The Shape of Water

shapewterWell, for those who always fancast Guillermo del Toro as the director of a Creature from the Black Lagoon remake, we now have The Shape of Water, del Toro’s new beauty-and-the-beast romantic fable pairing a mute woman (Sally Hawkins) with a being known in the credits as Amphibian Man (performed by Doug Jones). Del Toro loves monsters, and that comes through loud and clear. What also comes through is the laziness of the screenplay (by del Toro and Vanessa Taylor). At what point do archetypes become clichés? When they strike us as clichés, I think, and The Shape of Water has enough of them to classify it not as a pure fairy tale but as a mid-budget film that had to be simplified — or dumbed down, if we’re not being generous — in order to be made at all.

Del Toro, for me, will always be among the angels creatively. He’s more or less the only major filmmaker who puts his all into movies that could have been covered by Famous Monsters of Filmland, and he looks for wider and deeper meaning in his elemental stories. His work is probably equally informed by James Whale and Joseph Campbell, by Lovecraft and Bettelheim. Like Clive Barker, del Toro works more seriously with old-school Universal Monsters-style horror than the filmmakers at Universal ever did. So what happens to him sometimes? I think that when working in his native Spanish, del Toro feels more free to flesh out more complex characters. In America, del Toro loses confidence on some level, and he falls back on well-worn tropes.

Here, for instance, the mute woman, Elisa, is lonely and pure of heart. She has no quirks that would intrude on audience identification with her. She’s just looking for love, and so is the cliché next door, her friendly closeted gay artist neighbor (Richard Jenkins nevertheless invests his role with gravitas and regret, and walks away with the film). And so is Amphibian Man, who has been captured and is being contained at the same facility where Elisa works as a cleaning lady. On the other hand, being in a relationship is no guarantee of happiness, either: Elisa’s friend and co-worker (Octavia Spencer) barely tolerates her husband, and the villain of the piece (Michael Shannon), a military man who captured the creature, has the stereotypical cloying nuclear family at home (the movie is set during the Cold War). Only Elisa and the creature’s love is pure, real.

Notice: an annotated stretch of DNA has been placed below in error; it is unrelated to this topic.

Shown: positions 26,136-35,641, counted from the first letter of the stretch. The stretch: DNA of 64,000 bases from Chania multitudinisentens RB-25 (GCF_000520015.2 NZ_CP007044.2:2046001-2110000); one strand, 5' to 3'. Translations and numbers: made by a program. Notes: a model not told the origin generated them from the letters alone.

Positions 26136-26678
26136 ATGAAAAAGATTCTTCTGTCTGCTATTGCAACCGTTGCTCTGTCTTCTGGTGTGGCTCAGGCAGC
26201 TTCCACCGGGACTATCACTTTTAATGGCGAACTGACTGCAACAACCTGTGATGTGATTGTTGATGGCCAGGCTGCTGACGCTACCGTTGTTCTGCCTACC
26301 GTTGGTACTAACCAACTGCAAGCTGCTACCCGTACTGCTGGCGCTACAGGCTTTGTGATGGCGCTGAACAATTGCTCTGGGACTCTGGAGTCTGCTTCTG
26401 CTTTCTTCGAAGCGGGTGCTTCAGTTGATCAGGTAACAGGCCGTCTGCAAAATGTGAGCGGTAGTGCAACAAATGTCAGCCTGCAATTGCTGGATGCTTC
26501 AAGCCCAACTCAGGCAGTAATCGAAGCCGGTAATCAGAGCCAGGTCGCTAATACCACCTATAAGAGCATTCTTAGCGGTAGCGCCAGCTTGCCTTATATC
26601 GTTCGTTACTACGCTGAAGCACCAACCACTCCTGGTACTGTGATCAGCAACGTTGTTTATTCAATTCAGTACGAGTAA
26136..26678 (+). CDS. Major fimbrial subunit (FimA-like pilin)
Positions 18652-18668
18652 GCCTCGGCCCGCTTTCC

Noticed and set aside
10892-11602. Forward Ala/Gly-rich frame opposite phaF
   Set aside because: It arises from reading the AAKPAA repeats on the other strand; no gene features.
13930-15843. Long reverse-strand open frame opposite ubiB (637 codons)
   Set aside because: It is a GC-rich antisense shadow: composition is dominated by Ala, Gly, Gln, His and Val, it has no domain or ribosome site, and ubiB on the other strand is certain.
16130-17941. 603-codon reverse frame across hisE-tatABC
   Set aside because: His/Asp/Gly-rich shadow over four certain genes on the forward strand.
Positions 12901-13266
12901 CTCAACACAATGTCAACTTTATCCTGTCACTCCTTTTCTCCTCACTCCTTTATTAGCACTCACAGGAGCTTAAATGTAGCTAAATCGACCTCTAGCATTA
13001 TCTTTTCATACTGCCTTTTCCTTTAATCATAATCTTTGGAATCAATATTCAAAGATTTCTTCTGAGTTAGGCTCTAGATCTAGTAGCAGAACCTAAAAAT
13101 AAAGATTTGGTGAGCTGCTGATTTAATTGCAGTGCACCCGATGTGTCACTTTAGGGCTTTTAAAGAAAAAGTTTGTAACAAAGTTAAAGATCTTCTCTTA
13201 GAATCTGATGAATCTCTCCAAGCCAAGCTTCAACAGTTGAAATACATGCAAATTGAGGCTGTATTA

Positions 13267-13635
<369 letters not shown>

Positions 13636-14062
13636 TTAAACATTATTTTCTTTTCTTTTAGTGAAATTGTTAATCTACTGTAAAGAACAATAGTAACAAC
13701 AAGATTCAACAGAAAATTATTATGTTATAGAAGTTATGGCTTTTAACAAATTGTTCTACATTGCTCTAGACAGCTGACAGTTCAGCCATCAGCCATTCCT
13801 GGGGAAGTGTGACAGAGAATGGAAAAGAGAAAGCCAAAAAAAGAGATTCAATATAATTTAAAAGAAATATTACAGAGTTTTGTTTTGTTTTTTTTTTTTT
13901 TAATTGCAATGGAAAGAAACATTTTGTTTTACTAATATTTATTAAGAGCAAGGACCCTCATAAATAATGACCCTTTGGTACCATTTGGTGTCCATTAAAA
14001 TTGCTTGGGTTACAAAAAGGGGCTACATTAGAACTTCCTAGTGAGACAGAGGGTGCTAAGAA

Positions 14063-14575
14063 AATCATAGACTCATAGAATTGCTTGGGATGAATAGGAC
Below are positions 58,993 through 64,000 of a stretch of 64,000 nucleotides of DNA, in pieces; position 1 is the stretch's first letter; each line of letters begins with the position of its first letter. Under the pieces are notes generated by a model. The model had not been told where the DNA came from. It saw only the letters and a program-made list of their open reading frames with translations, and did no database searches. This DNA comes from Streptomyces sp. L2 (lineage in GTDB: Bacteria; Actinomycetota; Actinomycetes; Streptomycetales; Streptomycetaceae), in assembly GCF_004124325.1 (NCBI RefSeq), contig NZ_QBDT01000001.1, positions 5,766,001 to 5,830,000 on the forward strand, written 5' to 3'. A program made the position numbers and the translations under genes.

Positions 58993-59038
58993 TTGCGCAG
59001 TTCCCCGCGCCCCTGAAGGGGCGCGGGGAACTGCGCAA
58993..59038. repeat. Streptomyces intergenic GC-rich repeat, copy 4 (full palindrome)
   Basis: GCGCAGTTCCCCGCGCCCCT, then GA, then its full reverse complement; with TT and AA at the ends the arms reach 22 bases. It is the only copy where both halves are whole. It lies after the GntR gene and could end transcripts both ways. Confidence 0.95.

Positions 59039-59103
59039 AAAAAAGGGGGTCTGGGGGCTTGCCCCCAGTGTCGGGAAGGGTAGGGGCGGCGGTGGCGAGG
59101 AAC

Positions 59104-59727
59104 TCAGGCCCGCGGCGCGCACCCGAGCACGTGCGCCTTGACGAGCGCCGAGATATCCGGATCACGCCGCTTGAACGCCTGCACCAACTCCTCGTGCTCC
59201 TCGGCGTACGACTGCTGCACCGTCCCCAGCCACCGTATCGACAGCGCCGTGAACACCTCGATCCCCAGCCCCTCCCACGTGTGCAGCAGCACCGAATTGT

We’re probably not meant to probe this proposal — interspecies love is more authentic than love between humans — too literally. Del Toro intends the romance as a metaphor for how so many people exist at the wrong place and time to find their soulmates, but the universe occasionally gets it right. All well and good, but the problem with predictable characters is that they act predictably and make the movie predictable too. Nothing the brute military man does surprises us, and del Toro piles uglifying indignities on him — the guy throws his wife harsh fucks during which he commands her to be silent; he has two poorly reattached fingers that are starting to stink and blacken with rot. The creature has more dimensions than this human monster, and we get two scenes with the villain buying and driving a new car apparently just to set up its trashing later. It represents the materialism he should transcend, I guess. Not only is he a violent sociopath, he has False Values.

Part of me is always glad that a movie like The Shape of Water can still be made and that a filmmaker like del Toro can continue to work. The movie is a feat of visual imagination, but underneath its sophisticated imagery is a banal and too-plotty skeleton, with a Russian-spy subplot that serves mainly to make the movie longer. If we squint, we can make the Cold War element conform to a larger human theme of feeling alone and mistrustful, or basically feeling like a monster. For del Toro, it always goes back to being a monster, fleeing from the villagers, being smitten with women who shriek at you, dying in an inferno or in a hail of bullets. The thematic masochism is intrinsic to del Toro’s art — miserably picking the scab of one’s self-esteem. But the architecture here is too cardboard, despite a high level of craft among the cast, to make us feel the pain, too.

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